Practical points on boat acceleration

Practical points on boat acceleration

Like many other biomechanical variables (e.g., force curve), the BA curve is a resultant indicator, and not a target itself and it is superfluous to attempt to “draw” a perfect curve directly. Instead, the focus should be on the rower’s technique: proper rhythm and timing at the catch (Catch Factor), synchronisation in a crew, body segment sequence (Rowing Style), gradients and coordination of stretcher-handle forces, etc. However, BA is a good indicator and may help to detect and improve technical problems, so here we will explain a few points of attention on the BA curve.

High magnitude of the first BA positive peak (7) is a good indicator of the “trampoline effect” (RBN 2006/2), active “connection” of the blade to the water and a steep force curve gradient (increasing) at the beginning of the drive. After the first peak, BA decreases, so BAG crosses zero downwards at this moment and becomes negative (8). This gap is the proper distribution of accelerations between the boat and rower(s) masses during the drive related to the “transition point” (RBN 2008/07).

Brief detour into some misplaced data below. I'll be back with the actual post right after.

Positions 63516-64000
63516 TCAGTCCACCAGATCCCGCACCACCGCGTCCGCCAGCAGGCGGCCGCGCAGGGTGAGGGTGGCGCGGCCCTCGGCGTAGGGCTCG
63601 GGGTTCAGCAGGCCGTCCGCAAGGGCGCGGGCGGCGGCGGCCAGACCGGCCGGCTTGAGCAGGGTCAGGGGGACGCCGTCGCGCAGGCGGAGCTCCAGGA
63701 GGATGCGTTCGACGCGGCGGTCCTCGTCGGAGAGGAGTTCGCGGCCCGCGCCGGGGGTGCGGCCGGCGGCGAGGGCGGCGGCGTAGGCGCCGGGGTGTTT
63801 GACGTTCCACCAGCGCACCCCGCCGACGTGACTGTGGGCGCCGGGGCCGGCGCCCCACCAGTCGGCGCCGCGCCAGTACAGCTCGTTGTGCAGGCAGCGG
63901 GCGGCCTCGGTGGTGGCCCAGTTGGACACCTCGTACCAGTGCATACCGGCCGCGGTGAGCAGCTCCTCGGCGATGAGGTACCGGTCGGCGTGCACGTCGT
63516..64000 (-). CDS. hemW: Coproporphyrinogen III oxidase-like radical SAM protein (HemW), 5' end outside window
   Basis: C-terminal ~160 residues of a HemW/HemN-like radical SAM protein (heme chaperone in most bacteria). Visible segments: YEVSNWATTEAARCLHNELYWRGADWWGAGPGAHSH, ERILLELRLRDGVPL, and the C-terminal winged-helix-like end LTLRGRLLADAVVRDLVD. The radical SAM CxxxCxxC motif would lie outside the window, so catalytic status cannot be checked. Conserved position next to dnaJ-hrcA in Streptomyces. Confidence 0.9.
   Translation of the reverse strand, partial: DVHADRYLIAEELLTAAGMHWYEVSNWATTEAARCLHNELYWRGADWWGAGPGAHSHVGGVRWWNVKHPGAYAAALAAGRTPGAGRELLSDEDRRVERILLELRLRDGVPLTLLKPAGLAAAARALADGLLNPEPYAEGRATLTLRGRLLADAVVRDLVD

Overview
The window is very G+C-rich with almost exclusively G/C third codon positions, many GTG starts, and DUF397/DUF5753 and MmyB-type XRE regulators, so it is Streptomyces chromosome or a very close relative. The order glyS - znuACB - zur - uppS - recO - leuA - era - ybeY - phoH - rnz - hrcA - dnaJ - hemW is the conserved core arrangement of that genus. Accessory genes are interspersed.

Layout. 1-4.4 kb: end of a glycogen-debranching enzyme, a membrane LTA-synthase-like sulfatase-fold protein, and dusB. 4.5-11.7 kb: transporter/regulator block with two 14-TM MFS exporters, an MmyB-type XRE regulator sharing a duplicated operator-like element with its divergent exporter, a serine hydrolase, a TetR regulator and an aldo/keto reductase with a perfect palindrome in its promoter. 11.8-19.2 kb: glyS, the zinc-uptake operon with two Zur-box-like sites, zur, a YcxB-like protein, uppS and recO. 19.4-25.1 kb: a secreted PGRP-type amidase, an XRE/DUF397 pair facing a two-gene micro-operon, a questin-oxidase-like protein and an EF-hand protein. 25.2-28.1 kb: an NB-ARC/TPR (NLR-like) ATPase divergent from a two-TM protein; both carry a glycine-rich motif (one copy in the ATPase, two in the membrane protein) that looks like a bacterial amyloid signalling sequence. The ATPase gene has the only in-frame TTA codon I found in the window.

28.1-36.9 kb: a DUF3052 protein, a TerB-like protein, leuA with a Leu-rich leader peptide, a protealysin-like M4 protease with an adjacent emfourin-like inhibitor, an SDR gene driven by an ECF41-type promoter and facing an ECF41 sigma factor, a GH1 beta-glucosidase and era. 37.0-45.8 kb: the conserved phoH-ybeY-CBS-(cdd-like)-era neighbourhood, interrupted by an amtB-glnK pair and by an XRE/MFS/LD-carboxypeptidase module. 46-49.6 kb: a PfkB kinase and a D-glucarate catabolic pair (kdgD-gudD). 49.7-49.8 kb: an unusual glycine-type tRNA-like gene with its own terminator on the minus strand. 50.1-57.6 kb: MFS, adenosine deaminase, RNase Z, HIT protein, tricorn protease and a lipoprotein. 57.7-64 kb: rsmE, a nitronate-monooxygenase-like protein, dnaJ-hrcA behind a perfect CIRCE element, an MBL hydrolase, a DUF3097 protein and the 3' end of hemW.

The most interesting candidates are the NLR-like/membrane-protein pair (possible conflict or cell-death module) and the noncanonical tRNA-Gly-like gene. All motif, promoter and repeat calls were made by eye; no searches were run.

At this moment, heels are usually placed on the footboard, which increases the stretcher force (not directly, but by means of shortening its leverage at the hips) and rower’s CM acceleration (10) but decreases the boat acceleration. Reminder: the stretcher force is internal and does not affect movement of the whole system, but only distributes emphasis between the rower’s and boat accelerations.

The magnitude of the positive BA peak reflect the distribution between accelerations of the boat and rower’s masses, but not the whole system. To achieve the highest positive BA peak, a rower should quickly cut the pressure on the foot-stretcher and even start pulling it with the feet, combined with an aggressive tug on the handle, “winding up” the body on the handle. This is commonly done when trying to remove water from the boat via the stern deck, which requires the highest positive BA, but for a short time only, by means of a transfer of rower’s kinetic energy to the boat. However, to create the continuous blade propulsive force, a pair of forces is required at the handle and stretcher-gate, so the rower must push the stretcher as long as possible to maintain the acceleration of the whole system.

©2023 Dr. Valery Kleshnev